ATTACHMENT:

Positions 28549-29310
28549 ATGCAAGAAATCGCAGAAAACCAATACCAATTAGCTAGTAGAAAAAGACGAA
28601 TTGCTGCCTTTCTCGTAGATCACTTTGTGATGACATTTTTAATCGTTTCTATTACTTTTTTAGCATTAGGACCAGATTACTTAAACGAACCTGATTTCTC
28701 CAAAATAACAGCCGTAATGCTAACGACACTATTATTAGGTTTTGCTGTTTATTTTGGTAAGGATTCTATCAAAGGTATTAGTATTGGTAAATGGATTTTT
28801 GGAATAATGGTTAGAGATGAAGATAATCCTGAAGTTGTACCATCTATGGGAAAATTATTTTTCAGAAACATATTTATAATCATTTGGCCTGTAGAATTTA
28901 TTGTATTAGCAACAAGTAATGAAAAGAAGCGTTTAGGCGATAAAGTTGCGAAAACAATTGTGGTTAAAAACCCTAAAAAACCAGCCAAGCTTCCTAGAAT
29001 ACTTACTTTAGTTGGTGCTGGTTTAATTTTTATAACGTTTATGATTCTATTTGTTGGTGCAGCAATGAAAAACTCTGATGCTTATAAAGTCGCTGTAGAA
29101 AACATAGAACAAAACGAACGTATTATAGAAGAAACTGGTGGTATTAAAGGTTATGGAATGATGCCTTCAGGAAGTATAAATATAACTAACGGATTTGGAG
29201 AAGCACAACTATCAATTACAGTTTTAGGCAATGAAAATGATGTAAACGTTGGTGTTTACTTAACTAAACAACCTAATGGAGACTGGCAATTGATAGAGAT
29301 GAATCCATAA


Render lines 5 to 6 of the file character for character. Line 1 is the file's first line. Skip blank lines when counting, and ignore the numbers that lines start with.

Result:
28801 GGAATAATGGTTAGAGATGAAGATAATCCTGAAGTTGTACCATCTATGGGAAAATTATTTTTCAGAAACATATTTATAATCATTTGGCCTGTAGAATTTA
28901 TTGTATTAGCAACAAGTAATGAAAAGAAGCGTTTAGGCGATAAAGTTGCGAAAACAATTGTGGTTAAAAACCCTAAAAAACCAGCCAAGCTTCCTAGAAT